Monday, September 13, 2010

Coyote Calling

Pardon my rant. But rant I must.

I recently found out about a contest to hunt coyotes that will take place not too far from where I live (keeping in mind that distances are on a different dimension out here, anything within 100 miles 'isn't too far'). The goal of the contest is during one day kill as many coyotes as you can.

The supposed reason for the contest?
"Contest Purpose – to reduce the Coyote population in prime wild life habitats and to raise money for future projects sponsored by the Mule Deer Foundation Bristlecone Chapter"

Whoa, there. Did I miss something, or aren't coyotes also considered wildlife?

And is the Mule Deer Foundation really sponsoring this? I would have thought that a big, national organization would show a little more compassion.

I figured maybe I was just getting worked up because I usually try to protect all native species, and maybe I needed to get a different perspective. So I asked my husband what he thought about the contest.

He said, "I hope they don't hunt around here. We need those coyotes to eat the gophers that are out in the fields."

There you go. An ecologist's view and a rancher's view. We find that we agree most of the time, although our reasoning may be different.

I know that many in the sheep industry approve and support predator control. There is still a predator control guy who spends months in our valley trapping and poisoning coyotes before the sheep come in the winter. And there are low-flying planes that shoot coyotes.

But none of it makes much of a difference. Every year there are about as many coyotes as the year before. According to the website Predator Defense, the alpha coyote male and female are the only ones to breed, but if they are killed, then lots more coyotes breed. Apparently deer are only susceptible to being killed by coyotes for a few weeks in the spring, when the fawns are very small, but the rest of the time coyotes don't eat deer. Plus the deer populations are really high anyway (take a look at our feed yard to see that!).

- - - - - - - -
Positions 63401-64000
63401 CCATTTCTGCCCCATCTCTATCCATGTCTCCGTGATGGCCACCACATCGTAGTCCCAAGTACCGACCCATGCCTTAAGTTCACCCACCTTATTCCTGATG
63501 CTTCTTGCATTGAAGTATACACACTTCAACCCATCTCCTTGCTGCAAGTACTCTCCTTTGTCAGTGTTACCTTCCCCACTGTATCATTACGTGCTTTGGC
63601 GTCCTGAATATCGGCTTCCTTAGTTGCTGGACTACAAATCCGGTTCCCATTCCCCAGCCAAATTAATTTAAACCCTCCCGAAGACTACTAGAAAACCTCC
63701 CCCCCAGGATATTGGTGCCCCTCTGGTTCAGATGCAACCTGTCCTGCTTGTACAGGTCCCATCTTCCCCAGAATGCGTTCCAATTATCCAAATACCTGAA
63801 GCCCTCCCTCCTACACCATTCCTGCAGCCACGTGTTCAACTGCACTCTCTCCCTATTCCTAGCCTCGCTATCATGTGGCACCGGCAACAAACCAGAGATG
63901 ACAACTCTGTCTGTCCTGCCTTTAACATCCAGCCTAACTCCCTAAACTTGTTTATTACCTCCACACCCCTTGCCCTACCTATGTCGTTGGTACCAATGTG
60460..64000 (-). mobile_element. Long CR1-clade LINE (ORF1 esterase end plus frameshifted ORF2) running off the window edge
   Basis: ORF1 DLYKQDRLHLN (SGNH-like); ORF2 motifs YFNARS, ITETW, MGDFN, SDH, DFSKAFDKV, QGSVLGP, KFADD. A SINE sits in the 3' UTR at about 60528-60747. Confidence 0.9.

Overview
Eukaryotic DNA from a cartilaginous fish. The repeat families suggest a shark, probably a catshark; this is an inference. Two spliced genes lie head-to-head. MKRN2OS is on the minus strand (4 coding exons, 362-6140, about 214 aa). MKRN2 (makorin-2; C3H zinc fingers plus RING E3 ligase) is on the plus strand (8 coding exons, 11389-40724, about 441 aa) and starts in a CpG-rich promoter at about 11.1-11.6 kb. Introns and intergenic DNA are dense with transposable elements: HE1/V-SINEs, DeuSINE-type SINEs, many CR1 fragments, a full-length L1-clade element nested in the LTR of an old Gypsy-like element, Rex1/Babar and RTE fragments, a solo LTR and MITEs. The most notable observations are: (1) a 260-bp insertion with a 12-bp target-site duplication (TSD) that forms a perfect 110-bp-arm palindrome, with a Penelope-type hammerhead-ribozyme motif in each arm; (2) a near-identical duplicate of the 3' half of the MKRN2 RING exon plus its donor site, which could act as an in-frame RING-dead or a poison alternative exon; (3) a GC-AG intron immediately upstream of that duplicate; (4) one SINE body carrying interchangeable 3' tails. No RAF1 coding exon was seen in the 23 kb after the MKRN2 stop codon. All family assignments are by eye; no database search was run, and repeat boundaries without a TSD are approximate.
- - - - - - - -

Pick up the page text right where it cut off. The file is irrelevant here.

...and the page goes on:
So I don't like this coyote contest. It's going to go on regardless of how I feel about it, but I just need to write about it because it bothers me.

Okay, I feel better now. A little.

2 comments:

The Incredible Woody said...

Wow! It is really amazing at how stupid people are!!

Anonymous said...

"In those days we had never heard of passing up a chance to kill a wolf. In a second we were pumping lead into the pack, but with more excitement than accuracy; how to aim a steep downhill shot is always confusing. When our rifles were empty, the old wolf was down, and a pup was dragging a leg into impassable side-rocks.

We reached the old wolf in time to watch a fierce green fire dying in her eyes. I realized then, and have known ever since, that there was something new to me in those eyes—something known only to her and to the mountain. I was young then, and full of trigger-itch; I thought that because fewer wolves meant more deer, that no wolves would mean hunters' paradise. But after seeing the green fire die, I sensed that neither the wolf nor the mountain agreed with such a view.

* * *

Since then I have lived to see state after state extirpate its wolves. I have watched the face of many a newly wolfless mountain, and seen the south-facing slopes wrinkle with a maze of new deer trails. I have seen every edible bush and seedling browsed, first to anaemic desuetude, and then to death. I have seen every edible tree defoliated to the height of a saddlehorn. Such a mountain looks as if someone had given God a new pruning shears, and forbidden Him all other exercise. In the end the starved bones of the hoped-for deer herd, dead of its own too-much, bleach with the bones of the dead sage, or molder under the high-lined junipers."

Leopold, Aldo: A Sand County Almanac, and Sketches Here and There, 1948, Oxford University Press, New York, 1987, pp. 129-132.

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